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The Llanina Beach Walk

 If you are starting at Cei Bach, you can walk all the way along the beach to New Quay except at high tide.

The walk below starts in the village of Gilfachreda near New Quay where there are cottages advertised on this site.

River Llethi

From Gilfachreda ,follow the road to Cei Bach past Wern Mill Caravan Site. 

On the left of the road past the houses, the river cuts deep into a gorge before widening as it passes St Ina's Church at Llanina and then reaches the sea. Kingfisher and Dipper have been seen on this short stretch of the river. From 'Gwynfor' and 'Trem y Mor' take the road towards Cei Bach, but go past the Cei Bach turning to the right.

You will  reach the  the ruined buildings on the left and the Llanina Mansion. Mulberry Cottages  and St Ina's Church on the right. The river Llethi is now shallower and wider, and presents an entrancing scene as it flows between high Beech trees.

The river Llethi is now shallower and wider, and presents an entrancing scene as it flows between high Beech trees.

The ruins are said to be the cottages of estate workers for the Llanina Mansion.

The ruins have been stabilised by the local Water Company and the council. They are the remains of a Mill and a piggery ( Click here for our web page  about the ruins ) owned by the Llanina Estate.

 There is a woodland walk starting here - look for the steps going up the hill to the left of the ruined building across the road from the main car park. It leads to a newly planted open area and traverses a mature mixed woodland. Part of the track through the woods here is an old road - possibly the original road from Llanina House to New Quay.

There are car parking places among the ruins where cars may be  parked for a visit to the beautiful site of St Ina's Church. To reach the Church one must go through  the gate to the side of the main mansion gates (where Dylan Thomas stayed before moving to Newquay in 1944). Keep to the right and turn right just in front of the house and then go through the arched gate. Dogs must be kept on their leads. 

St Ina's Church, Llanina

The start of the footpath to Llanina Point.

Just inside Llanina Mansion's main gate is the start of the footpath to Llanina Point. Follow this for two hundred yards through the woods until you reach the beach. 

At Llanina Point, where the little river Llethi meets the sea  there is a navigation beacon. There is an offshore 'reef' here called 'Carreg Ina' - the remains of a promontory where the original church of St Ina was located before it was claimed by the sea. This area has many rock pools (see our Marine Life page).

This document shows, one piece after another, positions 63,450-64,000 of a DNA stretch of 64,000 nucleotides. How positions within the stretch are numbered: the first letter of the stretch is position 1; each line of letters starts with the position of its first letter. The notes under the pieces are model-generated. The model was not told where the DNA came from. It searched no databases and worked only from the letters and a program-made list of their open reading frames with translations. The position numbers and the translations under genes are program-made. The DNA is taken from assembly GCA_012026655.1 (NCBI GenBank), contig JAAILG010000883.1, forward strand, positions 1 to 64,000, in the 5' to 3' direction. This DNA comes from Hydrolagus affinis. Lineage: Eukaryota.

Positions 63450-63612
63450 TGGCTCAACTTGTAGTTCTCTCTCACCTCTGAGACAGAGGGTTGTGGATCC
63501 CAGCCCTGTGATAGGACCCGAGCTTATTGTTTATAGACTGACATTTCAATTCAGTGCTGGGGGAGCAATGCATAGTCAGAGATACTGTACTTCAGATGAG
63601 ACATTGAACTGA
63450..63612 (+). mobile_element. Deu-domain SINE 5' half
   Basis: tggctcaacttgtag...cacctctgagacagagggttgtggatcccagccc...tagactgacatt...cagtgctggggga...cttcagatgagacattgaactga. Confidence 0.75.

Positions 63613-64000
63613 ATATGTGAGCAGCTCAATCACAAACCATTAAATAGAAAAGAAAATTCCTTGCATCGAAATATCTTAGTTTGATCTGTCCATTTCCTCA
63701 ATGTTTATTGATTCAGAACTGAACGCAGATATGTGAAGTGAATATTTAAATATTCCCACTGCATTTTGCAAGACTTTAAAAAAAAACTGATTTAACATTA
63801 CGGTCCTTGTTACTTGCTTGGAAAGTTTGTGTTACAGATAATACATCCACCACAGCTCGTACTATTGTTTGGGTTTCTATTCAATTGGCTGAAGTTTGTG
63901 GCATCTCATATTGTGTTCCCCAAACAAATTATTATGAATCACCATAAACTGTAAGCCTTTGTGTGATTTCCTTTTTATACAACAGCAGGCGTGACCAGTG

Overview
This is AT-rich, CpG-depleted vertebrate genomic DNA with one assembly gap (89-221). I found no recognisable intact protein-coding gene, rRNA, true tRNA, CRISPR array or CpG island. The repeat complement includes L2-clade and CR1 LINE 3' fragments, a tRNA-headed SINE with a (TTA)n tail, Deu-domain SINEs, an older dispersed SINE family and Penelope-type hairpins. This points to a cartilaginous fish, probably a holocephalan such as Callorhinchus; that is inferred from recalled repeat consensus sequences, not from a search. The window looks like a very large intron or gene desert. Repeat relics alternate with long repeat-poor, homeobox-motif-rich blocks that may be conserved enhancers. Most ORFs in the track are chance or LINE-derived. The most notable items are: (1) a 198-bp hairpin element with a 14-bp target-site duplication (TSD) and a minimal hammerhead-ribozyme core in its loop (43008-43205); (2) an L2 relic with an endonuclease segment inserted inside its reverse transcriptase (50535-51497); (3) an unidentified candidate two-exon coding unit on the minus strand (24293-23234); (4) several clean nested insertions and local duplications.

The river can be easily crossed at low tide and when there has been little rainfall.

 

Llanina Point, where the little river Llethi meets the sea.

The view from Llanina Point to the west - towards New Quay.

The view to the east - towards Cei Bach beach.

The photo far left shows the view to the east  - towards New Quay.

The other shows the view from Llanina Point to 
the west - towards Cei Bach Beach.

At low tide, you can walk all the way to New Quay along the beach.

Whichever way you turn there is an interesting circular walk. If you turn right to Cei Bach you can return via the road back to the cottages, however, we will now turn left and continue along Traethgwyn beach towards New Quay. At low tide, you can walk all the way to New Quay along the beach, but we don't recommend walking back from New Quay along the main road as there is no pavement all the way. The bus only passes through Gilfachreda to and from New Quay twice daily now - although hourly at Llanarth (a bus timetable can be found by clicking here).

There is a footpath after about half a mile that takes you from the beach back to the road. The path emerges between the two cottages 'Majoda' and 'Fynnonfeddyg'. Note: due to recent coastal erosion, only the most active will be able to get up this path from the beach! (April 2004)

The footpath after about half a mile that takes you from the beach back to the road.

'Majoda' is number eleven on the New Quay 'Dylan Thomas Trail'. It is privately owned and not open to the public.

Dylan Thomas lived in the bungalow called 'Majoda'  from September 1944 to July 1945. This was a fruitful period in his writing career where he wrote many poems and scripts including 'Quite early one morning'. He also started 'under Milk Wood' while living here.

'Majoda' is number eleven on the New Quay 'Dylan Thomas Trail'. It is privately owned and not open to the public.

'Fynnonfeddyg' is just a short distance from 'Majoda'. It was once the home of Dylan's friend's Vera and William Killick. After an argument, Killick was involved in a shooting incident at 'Majoda'. At the Lampeter Assizes he was subsequently found not guilty, however Dylan and Caitlin soon moved away from New Quay after this incident. The present Spanish style house is much changed and is number twelve on the New Quay 'Dylan Thomas Trail'.

'Fynnonfeddyg' is just a short distance from 'Majoda'. It was once the home of Dylan's friend's Vera and William Killick.

From here, you an follow the road back to Llanina.

 

 

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